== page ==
United States v. Orellanes, 809 F.2d 1526 (11th Cir.1987), does not support the appellant's argument that the new definition is controlling here. In that case the defendant, Orellanes, was convicted for possession of a firearm by a convicted felon. Before the 1986 amendments, a Supreme Court case, Dickerson v. New Banner Institute, Inc., 460 U.S. 103, 112-13, 103 S.Ct. 986, 991, 74 L.Ed.2d 845, 853-54 (1983) established that a defendant who had entered a guilty plea could be considered a "convicted felon" for purposes of 18 U.S.C. Sec. 922(h)(1). Section 101(5) of Pub.L. 99-308 changed the impact of Dickerson, requiring instead that a conviction "be determined in accordance with the law of the jurisdiction in which the proceedings were held." This court found Orellanes was a "convicted felon" under both Public Law 99-308 and Dickerson. Orellanes, 809 F.2d at 1528. It also concluded that the general savings provision preserved the penalties of the statute in effect when Orellanes committed the charged offenses. Id. More recently, in United States v. Kolter, 849 F.2d 541 (11th Cir.1988), we held that the savings clause did not apply to save the old definition of "convicted felon" where the legislation did not repeal a statute but merely changed the rule in case law which had interpreted the phrase. Kolter, 849 F.2d at 544. Unlike Orellanes, Kolter was a "convicted felon" under the old law but not under the new law. The rationale for not applying the savings provision is that the new definition of "convicted felon" has no effect on the punishment provided before the amendment, "but merely alters the class of persons for whom the specified conduct is prohibited." Id. (citing United States v. Breier, 813 F.2d at 216 n. 5). Such is not the case with the formerly undefined term "engaged in the business." This term operates to release or extinguish the forfeiture. The purpose of the savings clause is to preserve such penalties. It thus applies to the new definition in this case, giving the term prospective application only.


The judgment of conviction in No. 87-3099 is VACATED and REMANDED to the district court with directions to dismiss the indictment. The judgment of the district court in No. 87-3785 granting summary judgment in favor of the government is AFFIRMED.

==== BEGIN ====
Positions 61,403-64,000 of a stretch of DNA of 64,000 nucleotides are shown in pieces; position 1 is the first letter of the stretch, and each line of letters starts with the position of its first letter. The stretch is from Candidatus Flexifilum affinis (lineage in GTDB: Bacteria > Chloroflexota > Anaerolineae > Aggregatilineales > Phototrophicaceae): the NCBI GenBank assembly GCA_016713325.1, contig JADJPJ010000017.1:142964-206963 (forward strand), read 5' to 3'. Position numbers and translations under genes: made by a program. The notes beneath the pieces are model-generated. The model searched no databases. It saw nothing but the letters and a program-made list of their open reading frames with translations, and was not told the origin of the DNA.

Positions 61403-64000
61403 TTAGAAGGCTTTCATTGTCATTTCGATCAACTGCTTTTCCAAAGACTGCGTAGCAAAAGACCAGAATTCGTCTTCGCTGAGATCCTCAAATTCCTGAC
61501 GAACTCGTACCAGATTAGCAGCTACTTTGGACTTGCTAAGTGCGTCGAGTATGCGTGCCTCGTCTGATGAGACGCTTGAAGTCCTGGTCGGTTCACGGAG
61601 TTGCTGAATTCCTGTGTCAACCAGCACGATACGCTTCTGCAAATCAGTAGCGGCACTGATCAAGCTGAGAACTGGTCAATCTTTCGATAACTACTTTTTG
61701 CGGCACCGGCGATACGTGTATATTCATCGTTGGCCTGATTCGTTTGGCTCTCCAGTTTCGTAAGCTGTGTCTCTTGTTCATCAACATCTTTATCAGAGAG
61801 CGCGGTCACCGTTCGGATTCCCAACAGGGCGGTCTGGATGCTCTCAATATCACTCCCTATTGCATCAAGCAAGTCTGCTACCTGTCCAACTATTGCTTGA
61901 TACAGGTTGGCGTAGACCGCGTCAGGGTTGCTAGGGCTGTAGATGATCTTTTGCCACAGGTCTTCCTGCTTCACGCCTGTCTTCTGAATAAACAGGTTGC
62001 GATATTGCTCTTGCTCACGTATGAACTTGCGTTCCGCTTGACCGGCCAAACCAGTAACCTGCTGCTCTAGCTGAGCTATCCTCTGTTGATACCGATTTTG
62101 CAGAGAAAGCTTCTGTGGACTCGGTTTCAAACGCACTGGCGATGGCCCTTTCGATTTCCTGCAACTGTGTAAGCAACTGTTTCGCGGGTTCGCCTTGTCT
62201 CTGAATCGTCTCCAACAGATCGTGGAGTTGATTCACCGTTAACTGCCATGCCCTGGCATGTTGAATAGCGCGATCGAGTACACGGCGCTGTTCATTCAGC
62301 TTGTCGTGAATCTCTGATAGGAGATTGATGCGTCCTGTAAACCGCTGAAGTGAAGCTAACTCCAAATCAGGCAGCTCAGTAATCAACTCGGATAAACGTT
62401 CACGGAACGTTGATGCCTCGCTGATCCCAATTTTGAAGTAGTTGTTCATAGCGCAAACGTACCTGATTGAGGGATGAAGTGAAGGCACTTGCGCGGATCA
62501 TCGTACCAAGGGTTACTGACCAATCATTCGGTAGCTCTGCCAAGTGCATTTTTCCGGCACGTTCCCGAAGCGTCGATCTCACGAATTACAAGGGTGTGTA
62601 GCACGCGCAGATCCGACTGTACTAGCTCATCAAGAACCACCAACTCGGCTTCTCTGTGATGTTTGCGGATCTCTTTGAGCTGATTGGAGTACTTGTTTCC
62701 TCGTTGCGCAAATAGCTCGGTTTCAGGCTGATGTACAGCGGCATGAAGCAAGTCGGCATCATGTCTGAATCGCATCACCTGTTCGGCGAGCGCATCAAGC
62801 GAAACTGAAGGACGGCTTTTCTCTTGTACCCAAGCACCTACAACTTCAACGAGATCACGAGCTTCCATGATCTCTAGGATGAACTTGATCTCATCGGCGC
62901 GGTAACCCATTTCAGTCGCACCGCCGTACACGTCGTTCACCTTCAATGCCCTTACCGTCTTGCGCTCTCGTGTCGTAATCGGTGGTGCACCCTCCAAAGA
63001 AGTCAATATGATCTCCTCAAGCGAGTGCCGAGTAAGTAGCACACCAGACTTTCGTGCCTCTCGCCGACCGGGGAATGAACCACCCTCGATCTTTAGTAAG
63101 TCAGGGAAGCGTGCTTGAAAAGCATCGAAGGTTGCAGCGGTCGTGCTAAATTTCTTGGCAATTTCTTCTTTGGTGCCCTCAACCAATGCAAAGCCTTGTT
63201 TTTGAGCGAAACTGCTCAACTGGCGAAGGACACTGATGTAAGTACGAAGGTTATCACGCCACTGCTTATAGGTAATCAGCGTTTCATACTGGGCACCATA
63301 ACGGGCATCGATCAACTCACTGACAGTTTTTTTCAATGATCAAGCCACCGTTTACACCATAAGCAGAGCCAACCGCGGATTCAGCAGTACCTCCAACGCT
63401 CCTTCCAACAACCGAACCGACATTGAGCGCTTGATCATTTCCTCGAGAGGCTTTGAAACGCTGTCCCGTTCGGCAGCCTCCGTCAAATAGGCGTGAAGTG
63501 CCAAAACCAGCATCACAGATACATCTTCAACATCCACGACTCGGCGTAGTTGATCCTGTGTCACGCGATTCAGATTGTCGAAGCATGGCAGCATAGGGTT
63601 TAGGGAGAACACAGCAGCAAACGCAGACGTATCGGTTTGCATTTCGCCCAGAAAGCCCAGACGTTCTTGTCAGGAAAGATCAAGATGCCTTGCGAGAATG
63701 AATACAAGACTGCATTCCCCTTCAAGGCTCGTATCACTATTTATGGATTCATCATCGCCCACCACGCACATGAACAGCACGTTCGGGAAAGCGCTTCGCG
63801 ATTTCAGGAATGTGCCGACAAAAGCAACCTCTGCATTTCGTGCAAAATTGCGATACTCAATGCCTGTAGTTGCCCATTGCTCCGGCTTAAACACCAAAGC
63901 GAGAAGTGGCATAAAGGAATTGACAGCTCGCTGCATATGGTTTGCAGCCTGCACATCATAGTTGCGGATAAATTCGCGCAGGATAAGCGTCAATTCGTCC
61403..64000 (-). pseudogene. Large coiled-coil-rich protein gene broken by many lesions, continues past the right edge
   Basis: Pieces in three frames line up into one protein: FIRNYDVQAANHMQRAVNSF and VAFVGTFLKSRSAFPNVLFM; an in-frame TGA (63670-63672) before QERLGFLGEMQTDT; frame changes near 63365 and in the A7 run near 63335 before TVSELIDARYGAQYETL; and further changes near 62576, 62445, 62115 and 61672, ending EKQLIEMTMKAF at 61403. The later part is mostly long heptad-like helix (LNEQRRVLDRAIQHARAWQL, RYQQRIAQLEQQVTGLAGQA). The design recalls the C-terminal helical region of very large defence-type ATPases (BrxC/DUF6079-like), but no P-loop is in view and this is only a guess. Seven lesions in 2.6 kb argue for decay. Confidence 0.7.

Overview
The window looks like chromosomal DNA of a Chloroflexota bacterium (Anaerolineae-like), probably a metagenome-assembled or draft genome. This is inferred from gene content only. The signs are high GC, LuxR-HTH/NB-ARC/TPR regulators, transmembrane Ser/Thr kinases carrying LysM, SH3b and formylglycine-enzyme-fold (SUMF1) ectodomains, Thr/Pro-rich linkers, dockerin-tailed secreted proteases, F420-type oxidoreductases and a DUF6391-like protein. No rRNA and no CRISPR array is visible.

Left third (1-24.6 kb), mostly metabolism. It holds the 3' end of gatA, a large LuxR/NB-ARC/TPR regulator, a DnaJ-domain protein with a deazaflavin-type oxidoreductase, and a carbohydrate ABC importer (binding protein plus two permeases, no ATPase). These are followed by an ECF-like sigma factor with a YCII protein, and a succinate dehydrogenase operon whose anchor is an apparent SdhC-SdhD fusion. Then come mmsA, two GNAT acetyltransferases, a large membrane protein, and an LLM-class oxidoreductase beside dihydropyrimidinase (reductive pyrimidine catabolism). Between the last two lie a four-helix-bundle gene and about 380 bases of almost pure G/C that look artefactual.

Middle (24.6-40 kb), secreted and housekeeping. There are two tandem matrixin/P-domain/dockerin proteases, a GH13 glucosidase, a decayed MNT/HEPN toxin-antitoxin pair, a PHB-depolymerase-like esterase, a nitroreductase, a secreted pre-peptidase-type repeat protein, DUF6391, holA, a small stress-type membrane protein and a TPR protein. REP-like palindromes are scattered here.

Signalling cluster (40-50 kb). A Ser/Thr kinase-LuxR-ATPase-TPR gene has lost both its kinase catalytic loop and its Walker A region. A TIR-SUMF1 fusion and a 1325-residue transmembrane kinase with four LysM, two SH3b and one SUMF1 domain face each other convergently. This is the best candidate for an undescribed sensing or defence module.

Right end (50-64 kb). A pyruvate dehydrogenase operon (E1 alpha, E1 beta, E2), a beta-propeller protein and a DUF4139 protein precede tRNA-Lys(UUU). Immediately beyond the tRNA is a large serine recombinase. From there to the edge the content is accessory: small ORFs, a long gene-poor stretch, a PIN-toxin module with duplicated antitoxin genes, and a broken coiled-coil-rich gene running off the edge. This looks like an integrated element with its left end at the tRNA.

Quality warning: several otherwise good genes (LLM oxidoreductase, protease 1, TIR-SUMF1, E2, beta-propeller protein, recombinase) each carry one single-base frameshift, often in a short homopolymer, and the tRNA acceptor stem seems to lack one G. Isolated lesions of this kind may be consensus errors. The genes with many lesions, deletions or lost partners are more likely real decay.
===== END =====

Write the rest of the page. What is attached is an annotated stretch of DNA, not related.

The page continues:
Petitions for certiorari do not abate ab initio. Dove v. United States, 423 U.S. 325, 325, 96 S.Ct. 579, 579, 46 L.Ed.2d 531, 532 (1976), overruling Durham v. United States, 401 U.S. 481, 91 S.Ct. 858, 28 L.Ed.2d 200 (1971). Dove, however, applies only to petitions for certiorari and not to federal appeals of right. United States v. Pauline, 625 F.2d 684, 685 (5th Cir.1980)


Prior to the enactment of the 1986 Act, the term "engaged in the business" as it related to the sale of firearms was subject to judicial interpretation. See, e.g., United States v. Burgos, 720 F.2d 1520, 1527 n. 8 (11th Cir.1983) (possession of large supply of firearms and willingness to sell and ship them held sufficient); United States v. Wilmoth, 636 F.2d 123, 125 (5th Cir.1981) (government need only prove defendant's willingness and ability to procure firearms for customers); United States v. Shirling, 572 F.2d 532, 534 (5th Cir.1978) (profit motive not determinative); United States v. King, 532 F.2d 505, 510 (5th Cir.) ("selling and/or trading in firearms, as well as acquiring firearms for sale by purchase and/or trade"), cert. denied, 429 U.S. 960, 97 S.Ct. 384, 50 L.Ed.2d 327 (1976)


In United States v. Carter, 801 F.2d 78 (2d Cir.), cert. denied, 479 U.S. 1012, 107 S.Ct. 657, 93 L.Ed.2d 712 (1986), the Second Circuit Court of Appeals affirmed defendant's conviction for dealing in firearms without a license. Rather than relying on the savings clause to reach its decision, the court concluded that the new definition of "engaged in the business" could not be retroactively applied because "[t]he Owners' Act provides that the amendments to Sec. 921 do not become effective until 180 days after enactment, i.e., November 15, 1986." Carter, 801 F.2d at 83. Thus, the law in effect at the time the reviewing court rendered its decision was the Gun Control Act of 1968. We note that the prosecution also could have been preserved under the federal savings clause, since the defendant's violations occurred over a time period between 1984 and 1985